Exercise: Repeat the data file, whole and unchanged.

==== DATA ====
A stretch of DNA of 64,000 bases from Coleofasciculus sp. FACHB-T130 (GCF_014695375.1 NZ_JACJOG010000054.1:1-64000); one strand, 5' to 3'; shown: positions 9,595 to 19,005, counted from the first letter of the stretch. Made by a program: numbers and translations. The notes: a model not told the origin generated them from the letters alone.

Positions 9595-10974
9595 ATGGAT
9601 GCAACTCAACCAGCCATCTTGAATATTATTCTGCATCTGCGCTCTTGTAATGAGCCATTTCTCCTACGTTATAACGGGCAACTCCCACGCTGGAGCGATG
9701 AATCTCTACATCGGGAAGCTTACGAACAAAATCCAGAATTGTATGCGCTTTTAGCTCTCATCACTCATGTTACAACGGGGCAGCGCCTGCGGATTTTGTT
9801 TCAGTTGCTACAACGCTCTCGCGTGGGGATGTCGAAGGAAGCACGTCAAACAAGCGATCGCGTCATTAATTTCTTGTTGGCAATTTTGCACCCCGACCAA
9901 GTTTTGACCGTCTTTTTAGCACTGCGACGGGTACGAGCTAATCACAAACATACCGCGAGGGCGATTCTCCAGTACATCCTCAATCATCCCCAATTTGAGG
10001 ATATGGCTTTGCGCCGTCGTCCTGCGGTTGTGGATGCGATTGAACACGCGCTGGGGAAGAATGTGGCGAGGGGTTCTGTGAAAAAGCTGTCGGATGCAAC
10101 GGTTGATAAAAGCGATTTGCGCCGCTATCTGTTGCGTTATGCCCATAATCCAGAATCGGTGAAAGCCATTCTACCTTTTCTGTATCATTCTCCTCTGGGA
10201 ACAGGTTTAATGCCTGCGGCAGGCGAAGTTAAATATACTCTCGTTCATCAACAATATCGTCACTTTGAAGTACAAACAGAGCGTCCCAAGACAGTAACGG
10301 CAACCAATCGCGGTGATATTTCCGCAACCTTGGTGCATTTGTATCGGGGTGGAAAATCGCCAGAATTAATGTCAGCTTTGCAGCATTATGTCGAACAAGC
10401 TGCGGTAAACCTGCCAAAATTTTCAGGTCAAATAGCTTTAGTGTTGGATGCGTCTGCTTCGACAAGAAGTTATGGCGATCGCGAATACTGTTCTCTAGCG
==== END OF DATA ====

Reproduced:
A stretch of DNA of 64,000 bases from Coleofasciculus sp. FACHB-T130 (GCF_014695375.1 NZ_JACJOG010000054.1:1-64000); one strand, 5' to 3'; shown: positions 9,595 to 19,005, counted from the first letter of the stretch. Made by a program: numbers and translations. The notes: a model not told the origin generated them from the letters alone.

Positions 9595-10974
9595 ATGGAT
9601 GCAACTCAACCAGCCATCTTGAATATTATTCTGCATCTGCGCTCTTGTAATGAGCCATTTCTCCTACGTTATAACGGGCAACTCCCACGCTGGAGCGATG
9701 AATCTCTACATCGGGAAGCTTACGAACAAAATCCAGAATTGTATGCGCTTTTAGCTCTCATCACTCATGTTACAACGGGGCAGCGCCTGCGGATTTTGTT
9801 TCAGTTGCTACAACGCTCTCGCGTGGGGATGTCGAAGGAAGCACGTCAAACAAGCGATCGCGTCATTAATTTCTTGTTGGCAATTTTGCACCCCGACCAA
9901 GTTTTGACCGTCTTTTTAGCACTGCGACGGGTACGAGCTAATCACAAACATACCGCGAGGGCGATTCTCCAGTACATCCTCAATCATCCCCAATTTGAGG
10001 ATATGGCTTTGCGCCGTCGTCCTGCGGTTGTGGATGCGATTGAACACGCGCTGGGGAAGAATGTGGCGAGGGGTTCTGTGAAAAAGCTGTCGGATGCAAC
10101 GGTTGATAAAAGCGATTTGCGCCGCTATCTGTTGCGTTATGCCCATAATCCAGAATCGGTGAAAGCCATTCTACCTTTTCTGTATCATTCTCCTCTGGGA
10201 ACAGGTTTAATGCCTGCGGCAGGCGAAGTTAAATATACTCTCGTTCATCAACAATATCGTCACTTTGAAGTACAAACAGAGCGTCCCAAGACAGTAACGG
10301 CAACCAATCGCGGTGATATTTCCGCAACCTTGGTGCATTTGTATCGGGGTGGAAAATCGCCAGAATTAATGTCAGCTTTGCAGCATTATGTCGAACAAGC
10401 TGCGGTAAACCTGCCAAAATTTTCAGGTCAAATAGCTTTAGTGTTGGATGCGTCTGCTTCGACAAGAAGTTATGGCGATCGCGAATACTGTTCTCTAGCG